University of Maryland Shore Regional Health joins The Living Legacy Foundation (The LLF) in dedicating a rose for the 2020 Donate Life Rose Parade Float to honor the patients and their families who have given the gifts of life and hope as organ, eye, or tissue donors. The rose dedicated by UM SRH President and CEO Ken Kozel will accompany several others dedicated by The LLF as part of the Donate Life Float in the 2020 Tournament of Roses® Rose Bowl Parade. The parade will take place in Pasadena, Calif., on New Year’s Day with the theme “Light in the Darkness.”
Rose dedications enable hospitals to express their support and gratitude for those who have given the gift of life and also thank their staff, who make that gift possible by facilitating organ donations. The float will highlight the power of unity, light and love through organ, eye and tissue donation, and the many lives touched by donation. As the world’s most visible campaign to inspire organ, eye and tissue donation, The Donate Life Rose Parade® float inspires viewers to help the more than one million people nationally who are in need of organ, eye or tissue transplants each year.
UM SRH is passionate about saving lives. Each April, National Donate Life Month, the health care system joins The Living Legacy Foundation of Maryland in honoring patients and families who made the gift of life possible for others through eye, organ and tissue donation.
During the past 30 years, UM Shore Regional Health has facilitated 40 organ donations and 133 tissue donations.
Additionally, hospital staff in Cambridge, Chestertown and Easton all honor organ donors and their families through “Walks of Respect” and a unique local program, Quilts of Honor, which provides special quilts, created and donated by local quilting guild, Peggy’s Quilters, as gifts to families of organ donors.
A moving tribute that a patient’s family may elect, the Walk of Respect is provides honor and gratitude to a donor as he or she is making the final journey in the hospital. Hospital staff members line up to show their silent respect for a difficult decision as the patient passes by on the way to the operating room.
“It is a very moving reminder of our mission, purpose and calling,” Kozel says. “I am so moved by the power of what I witness during these Walks of Respect — the compassion, care, respect and the shared bonds between the patient, family and staff.”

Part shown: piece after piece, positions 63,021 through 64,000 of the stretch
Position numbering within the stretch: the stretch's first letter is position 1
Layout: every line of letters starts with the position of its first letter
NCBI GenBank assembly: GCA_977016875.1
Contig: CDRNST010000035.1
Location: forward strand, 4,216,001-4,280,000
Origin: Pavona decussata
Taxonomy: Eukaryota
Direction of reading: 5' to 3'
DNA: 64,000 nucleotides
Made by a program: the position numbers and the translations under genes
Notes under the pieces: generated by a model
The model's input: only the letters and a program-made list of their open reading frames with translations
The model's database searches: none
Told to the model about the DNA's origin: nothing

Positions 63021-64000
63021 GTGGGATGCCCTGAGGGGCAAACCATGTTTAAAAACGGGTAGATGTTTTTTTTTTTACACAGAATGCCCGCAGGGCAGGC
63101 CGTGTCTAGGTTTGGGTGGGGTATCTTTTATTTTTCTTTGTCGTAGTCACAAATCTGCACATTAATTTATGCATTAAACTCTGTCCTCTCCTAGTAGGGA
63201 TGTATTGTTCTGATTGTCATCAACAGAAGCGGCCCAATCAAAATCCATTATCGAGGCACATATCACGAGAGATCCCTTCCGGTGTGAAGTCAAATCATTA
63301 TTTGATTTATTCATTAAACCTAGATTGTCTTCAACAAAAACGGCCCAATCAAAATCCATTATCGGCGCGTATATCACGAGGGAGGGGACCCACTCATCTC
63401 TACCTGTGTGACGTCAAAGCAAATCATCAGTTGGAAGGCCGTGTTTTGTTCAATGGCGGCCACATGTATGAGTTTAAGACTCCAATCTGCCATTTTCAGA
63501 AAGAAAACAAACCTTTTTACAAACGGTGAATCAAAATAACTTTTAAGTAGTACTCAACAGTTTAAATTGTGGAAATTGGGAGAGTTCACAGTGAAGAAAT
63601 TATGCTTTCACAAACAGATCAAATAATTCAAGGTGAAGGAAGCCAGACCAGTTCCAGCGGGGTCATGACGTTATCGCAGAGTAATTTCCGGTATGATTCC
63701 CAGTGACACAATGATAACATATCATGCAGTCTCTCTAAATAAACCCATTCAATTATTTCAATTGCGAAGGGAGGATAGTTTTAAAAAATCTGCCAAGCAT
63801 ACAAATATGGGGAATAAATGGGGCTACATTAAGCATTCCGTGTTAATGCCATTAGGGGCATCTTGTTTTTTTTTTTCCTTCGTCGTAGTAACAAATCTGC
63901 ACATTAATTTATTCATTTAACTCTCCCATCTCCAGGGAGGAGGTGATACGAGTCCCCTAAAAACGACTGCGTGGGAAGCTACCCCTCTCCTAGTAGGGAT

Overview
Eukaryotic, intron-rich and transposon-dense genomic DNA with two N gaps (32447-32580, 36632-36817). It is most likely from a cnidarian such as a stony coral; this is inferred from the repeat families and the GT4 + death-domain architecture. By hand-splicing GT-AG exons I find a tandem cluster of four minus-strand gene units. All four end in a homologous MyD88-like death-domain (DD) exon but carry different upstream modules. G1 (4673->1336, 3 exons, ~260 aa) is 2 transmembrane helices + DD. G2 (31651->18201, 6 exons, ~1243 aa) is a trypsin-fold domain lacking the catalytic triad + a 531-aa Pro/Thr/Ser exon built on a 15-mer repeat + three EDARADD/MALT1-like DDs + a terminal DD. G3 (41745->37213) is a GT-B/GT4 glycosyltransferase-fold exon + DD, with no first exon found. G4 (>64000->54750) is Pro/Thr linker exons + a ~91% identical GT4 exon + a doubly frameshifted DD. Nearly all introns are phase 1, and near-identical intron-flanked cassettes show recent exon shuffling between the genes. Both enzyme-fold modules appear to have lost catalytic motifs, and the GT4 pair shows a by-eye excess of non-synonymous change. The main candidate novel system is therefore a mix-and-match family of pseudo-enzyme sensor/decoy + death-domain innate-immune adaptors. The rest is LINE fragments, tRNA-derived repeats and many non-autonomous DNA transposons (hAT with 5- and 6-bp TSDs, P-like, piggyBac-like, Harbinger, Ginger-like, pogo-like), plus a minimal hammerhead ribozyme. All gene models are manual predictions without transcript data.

The Quilts of Honor program began as an idea in fall 2018 and was implemented early this past spring by Shore Regional Health senior leadership and Peggy’s Quilters, a quilting group from Centreville that provided SRH with 12 quilts to give to organ donor patients and families in 2019.
Owned by Peggy Patterson, Peggy’s Quilters, a group of about 20 women who get together once a month to quilt at Peggy’s Quilting Center in Centreville. The group makes quilts and pillowcases for a number of charitable organizations, including those that provide health care to veterans in military hospitals. They also provide blankets for children in local hospitals through Project Linus, pillowcases filled with needed items for families who have lost their homes to fire or have been victims of crime, blankets for hospice patients and quilts for patients undergoing treatment at the Cancer Center in Easton.
“Giving and charity is a big part of what quilters do,” says Shirley Seward, a member of Peggy’s Quilters member and family nurse practitioner with UM Shore Medical Group-Primary Care at Easton.. “Taking care of others and ‘wrapping around’ someone in need is important to us. When we found out about the Walk of Respect, we jumped at the chance to be a part of this unique tribute through the Quilts of Honor program.”
“We have been touched to see the beautiful work Peggy’s Quilters have done for those patients and families who have chosen to be organ donors at the end of life, helping others to have a second chance at life,” Kozel says. “Peggy’s Quilters has enabled us to provide a very tangible gift in memory and honor of a patient, which helps us share our gratitude and support with the family.”
The Living Legacy Foundation collaborates and facilitates donation and transplantation in area hospitals, provides support to donor families and educates Marylanders about the life-saving power of donation.
“Local donors save local lives,” Kozel says. “In Maryland, there are 3,353 people on the transplant waiting list. A single organ donor can save up to eight people and a single tissue donor may enhance the lives of up to 75 people. Of the 170,000 people we serve in our five-county community, an amazing 92,688 are registered as eye, organ and tissue donors. That’s just incredible. ”
“At Shore Regional Health, we are committed to patients from birth to death, and also to those who make the renewal of life possible for others,” Kozel says. “We support and stand behind the families and loved ones of these patients who have selflessly donated life so that others may have a second chance at it.”
Now in its 17th year, the Donate Life Rose Parade Float is the centerpiece of a national effort to reach a broad audience with the simple, life-giving message that organ, eye and tissue donation saves and heals lives. Nationally, 113, 222 people are in need of a life-saving transplant. Register today to become an organ, eye or tissue donor by visiting DonateLife.net.